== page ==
This property cannot be written to, which safeguards the data nicely :-).  The GetMyValue function would be of the form: "function GetMyValue: Boolean;"  Whenever the property is accessed, it would call this function to retrieve the value... so the code "if SomeObject.SomeReadOnlyProperty = True then" would get translated into "if SomeObject.GetMyValue = True then" behind the scenes.

Important note!
The variables (e.g. FMyInteger) and procedures/functions (e.g. GetMyValue, SetMyInteger) are not available to the outside world!  They are hidden away using "private" or "protected", so any direct calls would result in errors.  This is good, as otherwise the entire purpose of read/write specifiers would be defeated.  Private, protected and other such keywords will be explained (much) later.

   Advantages of Properties
You should have noticed why properties are pretty cool, but here's a summary:

  • They allow you to say how data gets accessed, protecting it
  • They save you from 50,000 "get/set" lines of code, helping readability
  • They allow you to check data integrity before changing the variables

The first one is pretty obvious, really.  If you declared your variables publicly they could be changed in any old way.  However, you can still allow direct access to your variables if you so desire.  Properties allow you to change the behind-the-scenes way of getting or setting data without having to rewrite any code that uses the component!

The second point is something that makes you really appreciate Delphi.  In other languages (for example C++) you do need to say "someObject.setThisValue(23)" everywhere.  This makes your code less readable and just plain sucks!  It, in my view, reduces the readability as it detracts from your main intent: you want to change the value, not call the function! Delphi has provided an elegant mechanism to avoid this kind of unnecessary code.

The last point is good for efficiency - if you have a graphical component, for example, you want to reduce the drawing as much as possible.  This can be done by a set procedure that checks if the old value is different from the new value.  Here's an example:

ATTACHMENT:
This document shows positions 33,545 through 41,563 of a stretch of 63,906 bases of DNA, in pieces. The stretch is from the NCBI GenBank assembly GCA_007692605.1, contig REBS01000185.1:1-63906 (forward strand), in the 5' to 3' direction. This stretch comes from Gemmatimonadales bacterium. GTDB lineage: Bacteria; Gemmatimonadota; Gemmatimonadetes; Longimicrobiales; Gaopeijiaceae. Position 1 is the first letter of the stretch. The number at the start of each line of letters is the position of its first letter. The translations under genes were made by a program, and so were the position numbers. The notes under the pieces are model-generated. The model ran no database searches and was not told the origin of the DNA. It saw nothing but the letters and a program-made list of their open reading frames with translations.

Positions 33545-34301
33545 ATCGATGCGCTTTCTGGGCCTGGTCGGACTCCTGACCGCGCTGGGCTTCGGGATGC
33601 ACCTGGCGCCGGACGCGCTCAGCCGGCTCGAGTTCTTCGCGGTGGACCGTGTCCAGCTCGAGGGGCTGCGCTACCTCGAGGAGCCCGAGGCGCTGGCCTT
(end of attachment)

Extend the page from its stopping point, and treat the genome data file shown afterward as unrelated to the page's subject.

procedure TSomeComponent.SetBackgroundColour(NewColour: TColor);
  if NewColour <> FBackgroundColour then
    FBackgroundColour := NewColour;
    Invalidate; // redraws the component

This means that your component will only redraw itself if it gets a different property value.  This technique can be applied elsewhere, with error checks and other such data checking.

Methods are very important!  These are procedures or functions, and define the behaviour of your objects. They are defined in the usual way, with one-line prototypes in the component and definitions later on.

Events get defined by you, and are called whenever you want to notify the programmer of something. You can usually ignore these until you get more experienced with components.  They boil down to pointers to class procedures, which means slight complications.  Events will be covered later, so don't worry too much about them. 

   Question, Suggestions...
If you have any questions or comments to this (huge) article, please post them on the Delphi Programming Forum. Discuss!

Next page > New...Component > Page 1, 2, 3, 4, 5, 6, 7, 8, 9

All graphics (if any) in this feature created by Zarko Gajic.

 More Delphi
· Learn another routine every day - RTL Quick Reference.
· Download free source code applications and components.
· Talk about Delphi Programming, real time.
· Link to the Delphi Programming site from your Web pages.
· Tutorials, articles, tech. tips by date: 2001|2000|1999|1998 or by TOPIC.
· NEXT ARTICLE: GDI Graphics In Delphi.
From simple lines to direct API calls: the ultimate tutorial to GDI graphics in Delphi. This tutorial will introduce you to some of the techniques in the GDI Delphi drawing. Look for: drawing lines and shapes, drawing pictures, flicker-free drawings, off-screen bitmaps, GDI drawings the API way...
 Stay informed with all new and interesting things about Delphi (for free).
Subscribe to the Newsletter

 Got some code to share? Got a question? Need some help?

©2016 About.com. All rights reserved.